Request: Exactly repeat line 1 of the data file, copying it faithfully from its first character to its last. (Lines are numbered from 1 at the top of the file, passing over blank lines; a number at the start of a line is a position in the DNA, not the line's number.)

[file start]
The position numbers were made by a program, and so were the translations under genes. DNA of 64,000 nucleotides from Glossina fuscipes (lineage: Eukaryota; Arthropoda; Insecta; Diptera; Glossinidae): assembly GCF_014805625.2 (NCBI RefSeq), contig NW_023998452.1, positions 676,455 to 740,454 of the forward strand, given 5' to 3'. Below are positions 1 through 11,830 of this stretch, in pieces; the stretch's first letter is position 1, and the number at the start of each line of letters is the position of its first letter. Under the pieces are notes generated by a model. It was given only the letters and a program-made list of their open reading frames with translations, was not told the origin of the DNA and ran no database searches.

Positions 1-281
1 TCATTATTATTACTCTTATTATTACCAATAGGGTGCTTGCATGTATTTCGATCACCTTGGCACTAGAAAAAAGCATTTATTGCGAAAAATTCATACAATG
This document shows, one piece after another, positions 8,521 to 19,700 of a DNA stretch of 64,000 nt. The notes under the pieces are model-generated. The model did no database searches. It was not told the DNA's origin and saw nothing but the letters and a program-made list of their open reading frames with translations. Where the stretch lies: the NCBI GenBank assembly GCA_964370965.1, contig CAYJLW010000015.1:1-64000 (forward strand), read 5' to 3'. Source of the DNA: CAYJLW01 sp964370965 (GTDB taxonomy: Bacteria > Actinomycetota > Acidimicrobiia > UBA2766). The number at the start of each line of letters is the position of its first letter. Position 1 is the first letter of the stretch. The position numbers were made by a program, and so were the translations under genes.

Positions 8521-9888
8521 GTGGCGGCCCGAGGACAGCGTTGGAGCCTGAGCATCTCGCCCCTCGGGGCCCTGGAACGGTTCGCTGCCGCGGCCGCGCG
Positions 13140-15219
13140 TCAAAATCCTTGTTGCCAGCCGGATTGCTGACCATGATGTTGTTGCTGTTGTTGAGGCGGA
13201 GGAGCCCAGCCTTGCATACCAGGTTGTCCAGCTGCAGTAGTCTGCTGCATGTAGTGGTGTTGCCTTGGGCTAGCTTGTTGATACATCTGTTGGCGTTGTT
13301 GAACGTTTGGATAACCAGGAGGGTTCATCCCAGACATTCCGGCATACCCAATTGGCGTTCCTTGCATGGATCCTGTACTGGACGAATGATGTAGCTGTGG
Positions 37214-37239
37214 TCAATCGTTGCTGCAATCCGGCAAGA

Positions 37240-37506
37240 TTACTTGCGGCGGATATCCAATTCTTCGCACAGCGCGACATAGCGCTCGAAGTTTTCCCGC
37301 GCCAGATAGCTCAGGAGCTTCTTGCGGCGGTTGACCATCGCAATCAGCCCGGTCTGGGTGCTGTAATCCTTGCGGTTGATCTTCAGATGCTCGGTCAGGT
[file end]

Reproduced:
The position numbers were made by a program, and so were the translations under genes. DNA of 64,000 nucleotides from Glossina fuscipes (lineage: Eukaryota; Arthropoda; Insecta; Diptera; Glossinidae): assembly GCF_014805625.2 (NCBI RefSeq), contig NW_023998452.1, positions 676,455 to 740,454 of the forward strand, given 5' to 3'. Below are positions 1 through 11,830 of this stretch, in pieces; the stretch's first letter is position 1, and the number at the start of each line of letters is the position of its first letter. Under the pieces are notes generated by a model. It was given only the letters and a program-made list of their open reading frames with translations, was not told the origin of the DNA and ran no database searches.